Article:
The Simpsons (1989– )
7.4/10
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3 user

Homer's Night Out 

After a photograph of Homer canoodling with an exotic dancer is distributed throughout Springfield, he finds himself kicked out of the house by Marge.

Director:

Rich Moore

Writers:

Matt Groening (created by), James L. Brooks (developed by) | 4 more credits »
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Cast

Episode cast overview:
Dan Castellaneta ... Homer Simpson / Rusty Barnacle Waiter / Mike's Co-Worker / Barney Gumble / Man in Audience #2 (voice)
Julie Kavner ... Marge Simpson (voice)
Nancy Cartwright ... Bart Simpson / Photography Club Member #2 / Boy in Library / Boy at Kwik-E-Mart (voice)
Yeardley Smith ... Lisa Simpson (voice)
Harry Shearer ... Eugene Fisk's Father / Lenny / Rev. Lovejoy / Waylon Smithers / Montgomery Burns / Man Outside Kwik-E-Mart / Bouncer #2 / Man in Audience #4 (voice)
Sam McMurray ... Gulliver Dark (voice)
Hank Azaria ... Moe Szyslak / Eugene Fisk / Carl / Mike / Apu Nahasapeemapetilon / Man at Kwik-E-Mart / Bouncer #1 / Bouncer #3 / Burlesque Show Director / Man in Audience #1 / Man in Audience #3 (voice)
Jo Ann Harris ... Martin Prince / Photography Club Member #3 / Lewis (voice)
Pamela Hayden ... Milhouse Van Houten (voice)
Maggie Roswell ... Princess Kashmir / Fe-Mail-Man / Photography Club Member #1 / Churchgoer (voice)
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Storyline

Bart uses his new miniature "spy" camera to take candid pictures around the household; meanwhile, Homer is preparing to go to a bachelor party for his co-worker at the Springfield Nuclear Power Plant. While at the party, Homer is invited to dance on stage with a stripper. Bart (who is dining with the rest of the family in the next-door restaurant) uses his camera to snap a photo of Homer and the dancer having a great time. At school, Martin develops the picture, which - after he compliments Bart's work - gets distributed around school, and eventually around town. Marge sees the photo and is outraged. Homer arrives home, where Marge immediately confronts her husband and kicks him out of the house. Eventually, Marge agrees to let him back in on the condition he take Bart around to meet the stripper and show that she is not a sex object. After almost winding up on stage at another of the dancer's performances, Homer does as he is asked and all is forgiven. Written by Brian Rathjen <briguy_52732@yahoo.com>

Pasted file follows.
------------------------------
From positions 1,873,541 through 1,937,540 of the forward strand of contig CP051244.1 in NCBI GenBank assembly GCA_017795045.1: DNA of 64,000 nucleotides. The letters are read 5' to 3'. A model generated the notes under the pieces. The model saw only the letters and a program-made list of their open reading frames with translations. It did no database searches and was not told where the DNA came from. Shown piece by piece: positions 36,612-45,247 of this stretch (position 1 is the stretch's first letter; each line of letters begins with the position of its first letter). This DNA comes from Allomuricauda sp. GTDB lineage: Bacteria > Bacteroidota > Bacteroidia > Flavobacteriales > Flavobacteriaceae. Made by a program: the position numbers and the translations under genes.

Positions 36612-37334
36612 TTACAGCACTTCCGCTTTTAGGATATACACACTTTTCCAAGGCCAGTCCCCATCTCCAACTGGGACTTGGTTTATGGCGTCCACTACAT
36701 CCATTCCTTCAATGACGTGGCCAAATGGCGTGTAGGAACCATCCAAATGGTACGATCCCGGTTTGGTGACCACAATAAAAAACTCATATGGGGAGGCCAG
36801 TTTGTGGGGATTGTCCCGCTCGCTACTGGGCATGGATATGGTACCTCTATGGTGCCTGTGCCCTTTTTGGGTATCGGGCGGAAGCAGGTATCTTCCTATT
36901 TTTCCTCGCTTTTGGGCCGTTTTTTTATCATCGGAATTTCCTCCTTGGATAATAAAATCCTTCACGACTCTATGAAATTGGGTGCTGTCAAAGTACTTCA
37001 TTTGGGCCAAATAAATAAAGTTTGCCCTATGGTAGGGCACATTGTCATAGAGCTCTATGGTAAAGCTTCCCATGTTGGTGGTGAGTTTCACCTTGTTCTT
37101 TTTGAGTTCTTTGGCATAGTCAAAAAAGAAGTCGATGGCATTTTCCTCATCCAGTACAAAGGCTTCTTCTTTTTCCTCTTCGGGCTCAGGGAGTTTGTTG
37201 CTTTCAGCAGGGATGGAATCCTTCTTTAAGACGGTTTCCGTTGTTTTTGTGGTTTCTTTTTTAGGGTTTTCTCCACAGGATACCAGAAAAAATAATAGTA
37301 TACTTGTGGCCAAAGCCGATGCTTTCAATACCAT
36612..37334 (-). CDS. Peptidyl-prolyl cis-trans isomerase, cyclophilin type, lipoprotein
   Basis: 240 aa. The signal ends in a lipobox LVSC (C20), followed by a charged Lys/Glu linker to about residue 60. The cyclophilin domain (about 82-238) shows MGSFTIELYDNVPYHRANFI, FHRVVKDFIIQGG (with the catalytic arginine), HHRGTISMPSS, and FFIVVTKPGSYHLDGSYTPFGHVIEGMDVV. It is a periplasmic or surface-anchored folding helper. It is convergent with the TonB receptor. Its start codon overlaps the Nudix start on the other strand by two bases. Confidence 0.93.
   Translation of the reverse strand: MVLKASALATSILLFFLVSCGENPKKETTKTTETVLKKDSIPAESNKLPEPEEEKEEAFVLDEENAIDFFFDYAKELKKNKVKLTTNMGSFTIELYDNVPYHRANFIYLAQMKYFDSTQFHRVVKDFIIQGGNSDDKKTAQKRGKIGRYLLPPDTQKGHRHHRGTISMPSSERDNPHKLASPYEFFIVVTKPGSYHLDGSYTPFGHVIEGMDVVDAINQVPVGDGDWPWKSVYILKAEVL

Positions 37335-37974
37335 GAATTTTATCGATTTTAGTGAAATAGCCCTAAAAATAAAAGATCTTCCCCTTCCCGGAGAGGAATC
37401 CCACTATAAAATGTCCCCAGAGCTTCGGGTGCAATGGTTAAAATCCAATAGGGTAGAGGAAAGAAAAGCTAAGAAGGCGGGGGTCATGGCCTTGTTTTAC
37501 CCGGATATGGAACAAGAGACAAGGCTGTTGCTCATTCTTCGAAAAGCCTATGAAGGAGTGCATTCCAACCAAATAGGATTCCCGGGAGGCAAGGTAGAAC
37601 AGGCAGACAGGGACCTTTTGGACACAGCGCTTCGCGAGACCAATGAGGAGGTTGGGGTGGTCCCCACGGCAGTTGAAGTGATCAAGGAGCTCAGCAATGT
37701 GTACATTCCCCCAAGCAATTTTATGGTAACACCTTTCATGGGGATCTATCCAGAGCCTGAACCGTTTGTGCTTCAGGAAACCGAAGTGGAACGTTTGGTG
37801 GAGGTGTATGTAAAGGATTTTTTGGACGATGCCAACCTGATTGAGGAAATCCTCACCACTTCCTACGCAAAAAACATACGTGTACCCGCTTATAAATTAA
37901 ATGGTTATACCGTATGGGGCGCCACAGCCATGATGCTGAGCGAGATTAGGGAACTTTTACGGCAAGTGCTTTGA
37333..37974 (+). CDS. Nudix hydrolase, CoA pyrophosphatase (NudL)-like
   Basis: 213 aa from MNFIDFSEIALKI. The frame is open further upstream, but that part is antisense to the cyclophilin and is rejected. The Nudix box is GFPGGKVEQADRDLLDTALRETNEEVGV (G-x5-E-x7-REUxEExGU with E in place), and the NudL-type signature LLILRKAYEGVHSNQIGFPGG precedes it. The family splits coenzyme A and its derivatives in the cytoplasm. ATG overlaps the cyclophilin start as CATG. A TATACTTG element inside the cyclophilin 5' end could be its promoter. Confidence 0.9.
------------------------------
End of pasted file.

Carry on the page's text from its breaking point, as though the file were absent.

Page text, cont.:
Plot Summary | Add Synopsis

Genres:

Animation | Comedy

Certificate:

TV-PG | See all certifications »

Parents Guide:

View content advisory »
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Details

Country:

USA

Language:

English

Release Date:

25 March 1990 (USA) See more »

Also Known As:

La Correria De Homero See more »

Filming Locations:

USA

Company Credits

Show more on IMDbPro »

Technical Specs

Sound Mix:

Dolby

Color:

Color

Aspect Ratio:

1.33 : 1
See full technical specs »
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Did You Know?

Trivia

One of the strip clubs Homer and Bart visit when they are trying to find Princess Kashmir is based on the Seventh Veil Strip Club in Los Angeles, California. See more »

Goofs

The windows on the Simpsons' house change from bay to arch. See more »

Quotes

Montgomery Burns: How does he do it, Smithers?
Waylon Smithers: He's a love machine, sir.
See more »

Connections

Featured in The Simpsons: Another Simpsons Clip Show (1994) See more »

Soundtracks

I Could Love a Million Girls
Written by Randy Newman
Performed by Sam McMurray and Dan Castellaneta
See more »

Frequently Asked Questions

See more »

User Reviews

 
A Simple, But True Message!
17 November 2013 | by g-bodylSee all my reviews

The tenth episode in first season of the Simpsons continues on the themes from the previous episode, but proves to be a little funnier and has a better story. It still may not have the best jokes, but the story is more engaging and is often fun to watch. The main theme is "Don't treat women like objects" and it is a true message people ought to learn.

This episode, "Homer's Night Out" is about how Bart uses his new spy camera to take pictures of Homer dancing with a stripper. Once word gets out what happened, Marge kicks Homer out of the house and it's up to Homer to prove to his wife what he has done wrong.

Overall, this is a solid and relatively funny episode. As the series progresses, we come to like and even care about these characters more and more. This is one of the good episodes that is not only funny, but sentimental. I rate this episode 9/10.


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